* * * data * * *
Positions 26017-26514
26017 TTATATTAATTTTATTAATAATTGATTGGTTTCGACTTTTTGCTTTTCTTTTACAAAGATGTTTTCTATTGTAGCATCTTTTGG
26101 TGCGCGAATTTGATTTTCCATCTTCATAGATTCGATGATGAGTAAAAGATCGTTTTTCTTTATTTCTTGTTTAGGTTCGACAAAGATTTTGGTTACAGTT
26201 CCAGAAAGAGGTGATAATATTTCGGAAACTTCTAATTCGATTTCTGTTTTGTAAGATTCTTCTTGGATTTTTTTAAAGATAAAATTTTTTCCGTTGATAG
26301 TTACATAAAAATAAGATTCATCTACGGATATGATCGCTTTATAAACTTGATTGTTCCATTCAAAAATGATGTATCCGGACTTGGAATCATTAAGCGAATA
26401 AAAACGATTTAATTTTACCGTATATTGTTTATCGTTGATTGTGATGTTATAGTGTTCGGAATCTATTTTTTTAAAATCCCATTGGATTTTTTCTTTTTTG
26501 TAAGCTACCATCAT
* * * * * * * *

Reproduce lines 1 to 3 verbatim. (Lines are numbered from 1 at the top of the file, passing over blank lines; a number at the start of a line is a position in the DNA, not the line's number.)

Positions 26017-26514
26017 TTATATTAATTTTATTAATAATTGATTGGTTTCGACTTTTTGCTTTTCTTTTACAAAGATGTTTTCTATTGTAGCATCTTTTGG
26101 TGCGCGAATTTGATTTTCCATCTTCATAGATTCGATGATGAGTAAAAGATCGTTTTTCTTTATTTCTTGTTTAGGTTCGACAAAGATTTTGGTTACAGTT